Relationship Of Implementation To Life Cycle
The stages in a product's life cycle are often expresses as embryonic, growth, maturity, and decline (or precommercialization, introduction, growth, maturity, and decline).
Organizations have a cycle identified as entrepreneurial, growth, maturity, and decline. Industries also have a life cycle, consisting of fledgling, growth, maturity, and decline.
Strategists must be sensitive to these changes and use implementation processes to match the strategies to each stage.
Harold Fox has shown how implementation will vary depending on where the firm's main product or service is in the product-service life cycle (see Exhibit 1-3).
A multiple-SBU firm may have a number of products, each of which is in different stage of development. The Exhibit 1-3 does illustrate how policies can be meshed with different demands imposed by a strategy change.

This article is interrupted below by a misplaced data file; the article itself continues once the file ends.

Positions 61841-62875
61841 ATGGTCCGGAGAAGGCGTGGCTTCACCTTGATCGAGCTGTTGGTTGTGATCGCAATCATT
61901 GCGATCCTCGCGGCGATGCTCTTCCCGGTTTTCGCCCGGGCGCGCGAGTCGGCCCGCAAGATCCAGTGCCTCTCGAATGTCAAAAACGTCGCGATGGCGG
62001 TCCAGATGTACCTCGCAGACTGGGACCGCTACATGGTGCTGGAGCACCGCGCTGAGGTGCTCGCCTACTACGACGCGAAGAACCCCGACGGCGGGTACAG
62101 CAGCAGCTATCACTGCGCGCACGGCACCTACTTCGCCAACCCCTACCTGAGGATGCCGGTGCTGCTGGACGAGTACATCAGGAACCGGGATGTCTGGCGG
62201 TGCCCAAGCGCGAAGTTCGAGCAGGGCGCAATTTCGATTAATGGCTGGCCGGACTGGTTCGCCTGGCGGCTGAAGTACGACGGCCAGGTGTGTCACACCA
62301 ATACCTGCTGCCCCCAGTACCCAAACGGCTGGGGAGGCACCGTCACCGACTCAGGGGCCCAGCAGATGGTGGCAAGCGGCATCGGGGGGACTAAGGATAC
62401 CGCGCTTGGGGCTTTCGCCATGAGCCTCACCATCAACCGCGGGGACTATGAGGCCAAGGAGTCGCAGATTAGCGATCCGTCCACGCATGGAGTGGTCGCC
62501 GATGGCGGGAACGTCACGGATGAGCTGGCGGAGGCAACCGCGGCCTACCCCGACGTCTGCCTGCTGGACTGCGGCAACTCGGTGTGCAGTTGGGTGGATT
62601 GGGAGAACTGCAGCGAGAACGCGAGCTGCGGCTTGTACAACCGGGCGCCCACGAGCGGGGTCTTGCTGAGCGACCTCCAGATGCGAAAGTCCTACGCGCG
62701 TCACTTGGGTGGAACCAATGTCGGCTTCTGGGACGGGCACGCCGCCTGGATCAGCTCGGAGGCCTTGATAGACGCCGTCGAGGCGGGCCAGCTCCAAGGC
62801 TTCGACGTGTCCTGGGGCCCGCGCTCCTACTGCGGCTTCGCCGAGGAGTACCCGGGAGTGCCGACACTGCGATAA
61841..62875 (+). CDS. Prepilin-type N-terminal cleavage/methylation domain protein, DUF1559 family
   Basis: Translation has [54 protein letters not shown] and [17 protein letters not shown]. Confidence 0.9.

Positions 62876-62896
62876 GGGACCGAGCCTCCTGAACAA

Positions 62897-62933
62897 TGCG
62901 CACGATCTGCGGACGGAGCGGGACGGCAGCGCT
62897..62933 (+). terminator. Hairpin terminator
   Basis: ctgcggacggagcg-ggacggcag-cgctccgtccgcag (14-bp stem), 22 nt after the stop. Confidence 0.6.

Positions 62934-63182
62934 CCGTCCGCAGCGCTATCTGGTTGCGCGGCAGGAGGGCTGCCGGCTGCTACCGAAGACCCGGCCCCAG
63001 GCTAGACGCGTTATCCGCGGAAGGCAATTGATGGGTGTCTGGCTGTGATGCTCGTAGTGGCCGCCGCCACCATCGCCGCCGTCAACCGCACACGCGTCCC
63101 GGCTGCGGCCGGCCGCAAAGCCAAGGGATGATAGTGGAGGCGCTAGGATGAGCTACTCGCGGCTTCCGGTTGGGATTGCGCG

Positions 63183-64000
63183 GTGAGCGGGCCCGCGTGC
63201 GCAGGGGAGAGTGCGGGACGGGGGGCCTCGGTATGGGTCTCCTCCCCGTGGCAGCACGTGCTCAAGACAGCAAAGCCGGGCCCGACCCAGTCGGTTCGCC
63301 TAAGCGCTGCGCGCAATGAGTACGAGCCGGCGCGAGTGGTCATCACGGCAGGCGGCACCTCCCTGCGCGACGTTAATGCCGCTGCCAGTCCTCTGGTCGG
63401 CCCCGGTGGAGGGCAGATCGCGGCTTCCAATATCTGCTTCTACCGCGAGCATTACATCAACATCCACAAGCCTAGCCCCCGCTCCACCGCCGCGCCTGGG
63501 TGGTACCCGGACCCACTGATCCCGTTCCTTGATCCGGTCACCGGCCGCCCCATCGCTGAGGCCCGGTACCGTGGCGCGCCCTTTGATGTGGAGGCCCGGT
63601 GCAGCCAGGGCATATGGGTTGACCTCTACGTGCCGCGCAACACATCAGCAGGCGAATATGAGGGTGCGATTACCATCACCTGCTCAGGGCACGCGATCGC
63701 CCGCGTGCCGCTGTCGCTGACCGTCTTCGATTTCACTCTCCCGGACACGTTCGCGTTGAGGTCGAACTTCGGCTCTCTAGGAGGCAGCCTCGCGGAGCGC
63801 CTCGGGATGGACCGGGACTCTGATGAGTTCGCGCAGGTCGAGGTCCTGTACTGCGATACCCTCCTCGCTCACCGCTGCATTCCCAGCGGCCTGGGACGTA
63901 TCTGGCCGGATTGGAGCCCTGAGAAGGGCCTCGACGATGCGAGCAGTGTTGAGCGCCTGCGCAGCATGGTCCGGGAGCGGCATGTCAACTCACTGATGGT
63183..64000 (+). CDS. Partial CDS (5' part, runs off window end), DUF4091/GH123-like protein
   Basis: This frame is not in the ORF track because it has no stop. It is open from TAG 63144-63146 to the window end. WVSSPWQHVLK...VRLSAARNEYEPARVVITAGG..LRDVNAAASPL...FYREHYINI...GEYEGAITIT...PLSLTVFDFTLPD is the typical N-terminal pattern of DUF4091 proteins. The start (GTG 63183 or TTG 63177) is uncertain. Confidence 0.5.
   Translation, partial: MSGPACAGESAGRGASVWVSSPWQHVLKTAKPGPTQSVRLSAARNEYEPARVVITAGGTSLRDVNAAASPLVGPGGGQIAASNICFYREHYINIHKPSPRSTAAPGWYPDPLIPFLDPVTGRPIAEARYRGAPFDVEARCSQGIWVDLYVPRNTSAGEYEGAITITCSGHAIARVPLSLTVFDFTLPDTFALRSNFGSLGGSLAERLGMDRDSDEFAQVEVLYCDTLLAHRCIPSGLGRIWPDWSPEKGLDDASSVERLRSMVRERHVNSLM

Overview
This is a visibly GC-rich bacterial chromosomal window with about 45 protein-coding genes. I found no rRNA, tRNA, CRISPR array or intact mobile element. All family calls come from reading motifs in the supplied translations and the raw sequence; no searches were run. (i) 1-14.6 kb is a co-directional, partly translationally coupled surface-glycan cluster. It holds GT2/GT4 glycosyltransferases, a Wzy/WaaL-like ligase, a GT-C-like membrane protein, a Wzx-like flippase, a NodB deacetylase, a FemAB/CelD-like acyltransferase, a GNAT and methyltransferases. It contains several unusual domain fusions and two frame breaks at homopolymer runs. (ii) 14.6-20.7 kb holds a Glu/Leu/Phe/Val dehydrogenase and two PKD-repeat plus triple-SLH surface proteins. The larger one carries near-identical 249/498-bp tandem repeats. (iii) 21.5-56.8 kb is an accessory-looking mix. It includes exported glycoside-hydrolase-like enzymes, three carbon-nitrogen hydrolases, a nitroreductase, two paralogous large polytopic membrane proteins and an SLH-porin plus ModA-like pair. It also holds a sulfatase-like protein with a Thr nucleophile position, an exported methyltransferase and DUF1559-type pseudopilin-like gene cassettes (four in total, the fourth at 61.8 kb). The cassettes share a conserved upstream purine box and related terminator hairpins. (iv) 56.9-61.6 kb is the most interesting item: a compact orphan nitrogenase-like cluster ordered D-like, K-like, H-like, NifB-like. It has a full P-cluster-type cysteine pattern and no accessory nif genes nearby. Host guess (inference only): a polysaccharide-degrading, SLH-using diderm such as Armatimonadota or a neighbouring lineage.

Selecting An Implementation Approach
On the basis of their research on management practices at a number of companies, David Brodwin and L. J. Bourgeois III have identified five distinct basic approaches to strategy implementation and strategic change.
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